The Neptune File is the first full account of the dramatic events surrounding the eighth planet’s discovery, and the story of two remarkable men who were able to “see” on paper what astronomers looking through telescopes for more than 200 years had overlooked. On June 26, 1841, John Couch Adams, a brilliant young mathematician at Cambridge University, chanced upon a report by England’s Astronomer Royal, George Airy, describing unsuccessful attempts to explain the mystifying orbital behavior of the planet Uranus, discovered 65 years earlier. Adams theorized that Uranus’s orbit was being affected by the gravitational pull of another, as-yet-unseen planet. Furthermore, he believed that he did not need to see the planet to know where it was. Four years later, his daring mathematical calculations pinpointed the planet’s location, but Airy failed to act on them—a controversial lapse that would have international repercussions. Soon after Adams’s “proof,” a rival French astronomer, Urbain Le Verrier, also calculated the planet’s position, and the race was on to actually view it. Found just where Adams and Le Verrier had predicted, the planet was named Neptune—and as the first celestial object located through calculation rather than observation, its discovery pioneered a new method for planet hunting. Drawing on long-lost documents in George Airy’s Neptune scrapbook, which resurfaced mysteriously at an observatory in Chile in 1999, The Neptune File is a crackling good human drama and a fascinating exploration of the science that underpins planetary astronomy. And the tale continues to unfold, as Tom Standage relates: Since 1995, astronomers have discovered more than 40 planets outside our solar system, opening an intriguing window on the universe. Yet none of these planets have ever been seen. Their discovery—and the history of science—owes much to the two men who unlocked the secret to locating unseen new worlds.

An Edible History of Humanity

An Edible History of Humanity
Author: Tom Standage
Publisher: Atlantic Books Ltd
ISBN: 1782391657
Pages: 300
Year: 2012-12-06
View: 215
Read: 210

Throughout history, food has done more than simply provide sustenance. It has acted as a tool of social transformation, political organization, geopolitical competition, industrial development, military conflict and economic expansion. In An Edible History of Humanity Tom Standage serves up a hugely satisfying account of ways in which food has, indirectly, helped to shape and transform societies around the world. It is a dazzling account of gastronomic revolutions from pre-history to the present.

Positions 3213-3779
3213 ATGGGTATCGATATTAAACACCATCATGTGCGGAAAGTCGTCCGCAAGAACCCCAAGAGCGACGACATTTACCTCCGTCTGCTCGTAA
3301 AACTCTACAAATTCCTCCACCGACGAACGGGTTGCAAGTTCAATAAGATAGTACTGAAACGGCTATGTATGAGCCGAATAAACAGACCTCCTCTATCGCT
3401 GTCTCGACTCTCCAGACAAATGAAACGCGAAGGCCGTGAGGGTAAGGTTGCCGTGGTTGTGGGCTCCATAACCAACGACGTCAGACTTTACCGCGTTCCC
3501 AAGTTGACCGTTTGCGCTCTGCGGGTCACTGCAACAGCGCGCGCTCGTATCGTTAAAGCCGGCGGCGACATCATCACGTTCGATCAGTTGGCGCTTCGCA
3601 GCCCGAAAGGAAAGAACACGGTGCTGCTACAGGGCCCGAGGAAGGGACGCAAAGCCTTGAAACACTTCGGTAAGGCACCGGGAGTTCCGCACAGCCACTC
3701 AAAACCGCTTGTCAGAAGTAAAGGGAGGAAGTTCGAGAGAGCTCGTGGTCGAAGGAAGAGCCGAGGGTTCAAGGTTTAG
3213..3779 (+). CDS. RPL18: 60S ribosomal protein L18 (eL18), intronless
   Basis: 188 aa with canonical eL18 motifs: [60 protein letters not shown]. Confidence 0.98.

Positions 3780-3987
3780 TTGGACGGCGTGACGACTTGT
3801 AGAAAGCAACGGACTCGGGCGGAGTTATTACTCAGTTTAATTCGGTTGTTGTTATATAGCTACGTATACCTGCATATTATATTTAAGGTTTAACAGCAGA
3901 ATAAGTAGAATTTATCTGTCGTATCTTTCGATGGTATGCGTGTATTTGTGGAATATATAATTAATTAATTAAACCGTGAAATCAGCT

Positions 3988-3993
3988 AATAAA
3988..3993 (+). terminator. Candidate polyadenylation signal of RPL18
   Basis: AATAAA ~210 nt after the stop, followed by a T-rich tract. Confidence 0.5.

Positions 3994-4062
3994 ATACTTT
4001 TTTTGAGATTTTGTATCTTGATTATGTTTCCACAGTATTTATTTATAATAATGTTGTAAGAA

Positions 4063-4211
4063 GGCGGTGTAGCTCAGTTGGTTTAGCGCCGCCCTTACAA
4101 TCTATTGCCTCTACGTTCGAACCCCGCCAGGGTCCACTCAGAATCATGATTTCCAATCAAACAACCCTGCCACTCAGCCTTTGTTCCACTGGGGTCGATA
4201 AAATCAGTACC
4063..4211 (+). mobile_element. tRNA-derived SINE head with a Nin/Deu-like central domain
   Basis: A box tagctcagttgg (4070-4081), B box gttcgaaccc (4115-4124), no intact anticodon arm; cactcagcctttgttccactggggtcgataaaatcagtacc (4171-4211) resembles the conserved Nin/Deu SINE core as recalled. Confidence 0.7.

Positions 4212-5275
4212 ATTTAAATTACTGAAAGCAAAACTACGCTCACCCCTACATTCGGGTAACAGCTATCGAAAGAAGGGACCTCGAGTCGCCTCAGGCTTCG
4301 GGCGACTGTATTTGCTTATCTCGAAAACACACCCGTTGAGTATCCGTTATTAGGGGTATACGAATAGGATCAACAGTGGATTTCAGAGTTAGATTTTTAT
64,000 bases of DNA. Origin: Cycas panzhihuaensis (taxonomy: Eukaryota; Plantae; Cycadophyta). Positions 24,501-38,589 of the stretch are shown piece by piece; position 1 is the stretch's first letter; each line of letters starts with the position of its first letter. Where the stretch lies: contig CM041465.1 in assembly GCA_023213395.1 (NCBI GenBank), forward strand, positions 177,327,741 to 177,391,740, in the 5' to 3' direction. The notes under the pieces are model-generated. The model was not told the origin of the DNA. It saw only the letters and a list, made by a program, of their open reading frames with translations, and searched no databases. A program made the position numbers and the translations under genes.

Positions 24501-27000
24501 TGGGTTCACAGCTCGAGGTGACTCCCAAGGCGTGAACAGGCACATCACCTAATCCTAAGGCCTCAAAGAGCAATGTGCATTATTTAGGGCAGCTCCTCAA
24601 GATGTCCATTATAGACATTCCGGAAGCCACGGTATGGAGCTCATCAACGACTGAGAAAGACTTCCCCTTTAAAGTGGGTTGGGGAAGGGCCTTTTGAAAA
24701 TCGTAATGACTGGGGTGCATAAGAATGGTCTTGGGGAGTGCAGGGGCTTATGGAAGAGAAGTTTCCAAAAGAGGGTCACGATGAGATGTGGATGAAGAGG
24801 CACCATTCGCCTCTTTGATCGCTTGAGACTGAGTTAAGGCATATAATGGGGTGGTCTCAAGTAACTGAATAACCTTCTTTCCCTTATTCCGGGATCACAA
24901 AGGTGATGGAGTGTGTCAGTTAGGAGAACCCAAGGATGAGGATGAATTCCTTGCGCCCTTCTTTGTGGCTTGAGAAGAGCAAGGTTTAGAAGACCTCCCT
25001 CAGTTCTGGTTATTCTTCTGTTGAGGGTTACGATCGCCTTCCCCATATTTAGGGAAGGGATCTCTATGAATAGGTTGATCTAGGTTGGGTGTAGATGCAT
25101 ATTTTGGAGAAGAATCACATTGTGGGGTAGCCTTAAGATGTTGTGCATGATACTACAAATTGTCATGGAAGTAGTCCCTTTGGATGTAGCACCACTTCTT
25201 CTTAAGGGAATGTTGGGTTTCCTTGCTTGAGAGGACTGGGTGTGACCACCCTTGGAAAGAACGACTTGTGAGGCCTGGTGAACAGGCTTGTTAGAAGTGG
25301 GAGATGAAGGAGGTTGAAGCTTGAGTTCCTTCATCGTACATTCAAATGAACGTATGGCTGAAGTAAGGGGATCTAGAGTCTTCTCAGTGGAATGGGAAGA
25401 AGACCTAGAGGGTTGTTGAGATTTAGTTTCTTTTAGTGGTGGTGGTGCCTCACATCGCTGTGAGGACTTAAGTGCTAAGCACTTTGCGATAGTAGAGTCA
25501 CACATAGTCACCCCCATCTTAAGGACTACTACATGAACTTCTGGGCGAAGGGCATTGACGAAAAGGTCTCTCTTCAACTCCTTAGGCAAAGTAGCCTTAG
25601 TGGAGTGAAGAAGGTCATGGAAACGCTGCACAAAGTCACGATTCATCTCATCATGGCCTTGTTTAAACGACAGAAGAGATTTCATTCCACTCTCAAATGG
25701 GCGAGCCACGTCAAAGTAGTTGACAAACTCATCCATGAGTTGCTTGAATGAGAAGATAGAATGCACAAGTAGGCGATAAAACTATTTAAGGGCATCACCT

Fear of Food

Fear of Food
Author: Harvey Levenstein
Publisher: University of Chicago Press
ISBN: 0226473740
Pages: 218
Year: 2012-03-08
View: 883
Read: 281

A food historian reveals the people and interests that have created and exploited food worries over the years, questioning these "experts" in order to free Americans from the fears that cloud our food choices.

How We Got to Now

How We Got to Now
Author: Steven Johnson
Publisher: Penguin
ISBN: 0698154509
Pages: 304
Year: 2014-09-30
View: 812
Read: 296

Look out for Johnson’s new book, Wonderland, now on sale. From the New York Times–bestselling author of Where Good Ideas Come From and Everything Bad Is Good for You, a new look at the power and legacy of great ideas. In this illustrated history, Steven Johnson explores the history of innovation over centuries, tracing facets of modern life (refrigeration, clocks, and eyeglass lenses, to name a few) from their creation by hobbyists, amateurs, and entrepreneurs to their unintended historical consequences. Filled with surprising stories of accidental genius and brilliant mistakes—from the French publisher who invented the phonograph before Edison but forgot to include playback, to the Hollywood movie star who helped invent the technology behind Wi-Fi and Bluetooth—How We Got to Now investigates the secret history behind the everyday objects of contemporary life. In his trademark style, Johnson examines unexpected connections between seemingly unrelated fields: how the invention of air-conditioning enabled the largest migration of human beings in the history of the species—to cities such as Dubai or Phoenix, which would otherwise be virtually uninhabitable; how pendulum clocks helped trigger the industrial revolution; and how clean water made it possible to manufacture computer chips. Accompanied by a major six-part television series on PBS, How We Got to Now is the story of collaborative networks building the modern world, written in the provocative, informative, and engaging style that has earned Johnson fans around the globe.